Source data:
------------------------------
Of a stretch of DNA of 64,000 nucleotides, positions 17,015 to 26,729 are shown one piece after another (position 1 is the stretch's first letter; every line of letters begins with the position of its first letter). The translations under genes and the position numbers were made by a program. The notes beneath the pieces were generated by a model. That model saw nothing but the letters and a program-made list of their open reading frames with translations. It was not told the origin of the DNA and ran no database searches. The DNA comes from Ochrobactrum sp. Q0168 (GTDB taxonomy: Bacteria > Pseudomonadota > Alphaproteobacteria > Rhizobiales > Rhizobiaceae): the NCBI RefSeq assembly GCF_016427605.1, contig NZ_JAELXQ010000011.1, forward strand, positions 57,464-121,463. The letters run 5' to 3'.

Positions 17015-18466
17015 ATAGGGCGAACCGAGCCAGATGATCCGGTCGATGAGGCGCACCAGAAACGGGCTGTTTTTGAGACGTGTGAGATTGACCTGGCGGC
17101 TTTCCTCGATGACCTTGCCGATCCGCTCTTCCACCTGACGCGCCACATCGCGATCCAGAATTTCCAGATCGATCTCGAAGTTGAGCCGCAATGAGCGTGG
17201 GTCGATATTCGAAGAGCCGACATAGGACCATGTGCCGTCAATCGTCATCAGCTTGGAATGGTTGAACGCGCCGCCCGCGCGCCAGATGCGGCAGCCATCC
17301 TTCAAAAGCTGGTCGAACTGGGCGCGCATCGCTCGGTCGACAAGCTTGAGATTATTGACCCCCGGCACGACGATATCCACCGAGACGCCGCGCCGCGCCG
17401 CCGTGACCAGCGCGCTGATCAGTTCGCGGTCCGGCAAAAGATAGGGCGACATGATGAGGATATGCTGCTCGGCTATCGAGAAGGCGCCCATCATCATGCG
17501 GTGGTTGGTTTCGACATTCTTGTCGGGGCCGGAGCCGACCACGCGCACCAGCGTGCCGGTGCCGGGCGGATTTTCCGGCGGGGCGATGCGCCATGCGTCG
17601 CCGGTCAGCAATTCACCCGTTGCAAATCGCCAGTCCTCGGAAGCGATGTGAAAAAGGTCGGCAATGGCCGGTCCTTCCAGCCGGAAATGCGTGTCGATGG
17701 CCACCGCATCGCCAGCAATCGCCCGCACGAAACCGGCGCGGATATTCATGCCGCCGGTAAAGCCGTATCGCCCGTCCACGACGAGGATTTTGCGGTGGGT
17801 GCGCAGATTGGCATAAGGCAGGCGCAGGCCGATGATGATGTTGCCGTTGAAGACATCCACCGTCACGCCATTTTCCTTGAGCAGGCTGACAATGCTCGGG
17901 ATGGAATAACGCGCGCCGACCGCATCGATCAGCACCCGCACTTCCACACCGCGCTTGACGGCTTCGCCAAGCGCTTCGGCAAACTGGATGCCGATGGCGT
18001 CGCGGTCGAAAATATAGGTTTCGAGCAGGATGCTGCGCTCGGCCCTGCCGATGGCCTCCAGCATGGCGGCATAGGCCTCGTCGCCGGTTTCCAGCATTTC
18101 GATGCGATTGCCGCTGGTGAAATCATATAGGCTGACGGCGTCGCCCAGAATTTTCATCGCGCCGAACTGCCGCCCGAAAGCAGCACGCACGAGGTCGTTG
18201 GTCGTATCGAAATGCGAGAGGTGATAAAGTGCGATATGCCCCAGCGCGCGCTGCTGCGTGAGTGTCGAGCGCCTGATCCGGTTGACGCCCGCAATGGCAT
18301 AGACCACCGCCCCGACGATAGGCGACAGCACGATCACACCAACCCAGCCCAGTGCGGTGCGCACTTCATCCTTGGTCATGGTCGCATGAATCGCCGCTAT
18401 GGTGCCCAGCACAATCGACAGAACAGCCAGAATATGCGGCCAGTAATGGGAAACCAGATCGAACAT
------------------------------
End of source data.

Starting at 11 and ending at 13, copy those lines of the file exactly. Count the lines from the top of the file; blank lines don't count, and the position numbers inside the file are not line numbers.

17801 GCGCAGATTGGCATAAGGCAGGCGCAGGCCGATGATGATGTTGCCGTTGAAGACATCCACCGTCACGCCATTTTCCTTGAGCAGGCTGACAATGCTCGGG
17901 ATGGAATAACGCGCGCCGACCGCATCGATCAGCACCCGCACTTCCACACCGCGCTTGACGGCTTCGCCAAGCGCTTCGGCAAACTGGATGCCGATGGCGT
18001 CGCGGTCGAAAATATAGGTTTCGAGCAGGATGCTGCGCTCGGCCCTGCCGATGGCCTCCAGCATGGCGGCATAGGCCTCGTCGCCGGTTTCCAGCATTTC